I recently read The Twelve Chairs, a novel written in the 1920’s by a pair of Soviet authors, Ilf and Petrov. It is a comedy, and a true delight; light-hearted, good-natured, nimble and sly. It is apparently still popular today. President Putin quoted from it in a recent press conference over there.
It features a character named Ostap Bender, who is described in the translation I have as “the smooth operator.” The notes indicate that the Russian words in question could also be translated more literally, however, as “the great manipulator” or even “the great combiner.” Bender is a con man with a heart of ice. He does whatever it takes to get whatever he wants, and he is good at it, too.
There are statues of this character in various places throughout Russia. One suspects that Russia’s various governments have always been more or less corrupt, so its citizens have always fended for themselves, and they have always admired those who do so successfully. Putin himself reminds me of Bender.
Donald Trump reminds me of literature, too; more specifically, he reminds me of a pair of characters who have always been one in my mind, because not much separates them. He reminds me of the Duke and the Dauphin, the traveling blowhards in Mark Twain’s Huckleberry Finn, who make their living by both entertaining and cheating people, and who ultimately kidnap and steal Huck’s friend, the runaway slave named Jim.
One suspects that America’s governments have always been more or less decent, so its citizens have always believed the best of everyone, and they are therefore easily duped.
Historically speaking, America’s leaders have tended to be aware of this. They have understood that ours is a fundamentally decent nation, that both requires and requites a certain amount of kindness from its leaders.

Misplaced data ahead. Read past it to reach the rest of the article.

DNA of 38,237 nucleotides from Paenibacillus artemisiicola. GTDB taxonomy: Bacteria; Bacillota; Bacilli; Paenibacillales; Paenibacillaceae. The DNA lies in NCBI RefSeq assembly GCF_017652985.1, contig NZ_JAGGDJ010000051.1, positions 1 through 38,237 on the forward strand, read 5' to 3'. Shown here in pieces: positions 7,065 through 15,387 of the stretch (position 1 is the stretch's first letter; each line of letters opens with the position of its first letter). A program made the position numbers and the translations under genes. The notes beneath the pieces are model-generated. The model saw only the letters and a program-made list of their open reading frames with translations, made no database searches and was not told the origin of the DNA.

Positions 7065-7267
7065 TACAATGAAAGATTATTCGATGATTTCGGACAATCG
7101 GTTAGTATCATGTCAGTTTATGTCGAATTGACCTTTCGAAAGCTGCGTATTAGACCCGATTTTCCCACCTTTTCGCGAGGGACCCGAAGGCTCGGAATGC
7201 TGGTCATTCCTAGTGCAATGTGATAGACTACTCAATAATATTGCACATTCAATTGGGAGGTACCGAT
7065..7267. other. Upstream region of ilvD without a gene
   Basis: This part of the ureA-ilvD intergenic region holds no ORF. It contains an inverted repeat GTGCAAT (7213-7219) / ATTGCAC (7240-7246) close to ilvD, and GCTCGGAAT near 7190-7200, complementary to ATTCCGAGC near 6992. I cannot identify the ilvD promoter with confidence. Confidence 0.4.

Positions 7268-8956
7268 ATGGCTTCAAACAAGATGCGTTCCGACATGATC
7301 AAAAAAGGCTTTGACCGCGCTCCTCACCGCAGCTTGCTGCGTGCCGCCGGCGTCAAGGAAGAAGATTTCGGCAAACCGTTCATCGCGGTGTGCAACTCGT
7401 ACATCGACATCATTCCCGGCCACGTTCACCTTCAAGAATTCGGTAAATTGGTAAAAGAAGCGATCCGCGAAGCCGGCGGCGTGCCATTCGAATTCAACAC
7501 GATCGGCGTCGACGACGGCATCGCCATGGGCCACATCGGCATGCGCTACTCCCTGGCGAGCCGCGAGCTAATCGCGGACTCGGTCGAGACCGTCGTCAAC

It took us two hundred years to get a president who instead took advantage of this fact; who sold us down the river for his own personal profit.
I pity the poor historian who tries to make sense of this development.
First, she’ll need to translate everything she reads into whatever language she is speaking: Mandarin, probably. That alone will be tough. Translations tend to work best with large blocks of text, where the sheer amount of verbiage makes the accuracy of any one word less important. It’s one thing to translate a novel, in other words. You can get the gist of it, even if you lose some of the flash. It’s another thing to translate a facebook posting, much less a twitter message, much less a meme. The flash is often all there is.
Second, she’ll need to put aside the truth of her own times. She’ll need to imagine a time when certain things were still possible; when the great cities of the East had not yet succumbed to the ocean, for instance, when people thought they might still make it; when American defeatist thinking was a conscious choice made by cowards, not something inevitable thrust upon a downtrodden land by the hand of fate itself.
Third, she’ll need to develop real sympathy for a foreign and ugly people. Time makes strangers of us all; the present has a way of annihilating the past; history is a story that people tell each other, different people tell different histories, and little seems real about any of it. She will have to look at scary, twisted, and leering faces, and understand that these faces weren’t born that way; that something made them that way, and none of it was preordained.
Fourth, she’ll have to put aside what she thinks she knows of human nature. For people to be influential, it stands to reason that they must have some sort of gift; for people to be highly influential, it stands to reason that they must be greatly gifted. Who will ever be able to understand, once he is dead and gone, once he is buried, once a giant fence with spikes has been built around his grave, to save it from the ministrations of every local dog in need of relief, how truly tawdry, was President Donald Trump?
It beggars belief that the party of Lincoln, Roosevelt, and Eisenhower remains, even after his definitive defeat, the party of a sideshow barker. Its leaders long accepted him because they liked his judges, they liked his tax policies, and they liked how loyal his followers were. Over and again, they claimed to ignore his words and look only at his actions. Yet words only matter as the harbingers of action; and Donald Trump’s words led to violence.
Future historians may think he was a genius. We know the truth, though. He wasn’t big. We were just small.
Michael Davidow is a lawyer in Nashua. He is the author of Gate City, Split Thirty, and The Rocketdyne Commission, three novels about politics and advertising which, taken together, form The Henry Bell Project. His most recent one is The Book of Order. They are available on Amazon.
InDepthNH.org takes no position on politics. The opinions in columns and op-eds pieces belong to the author.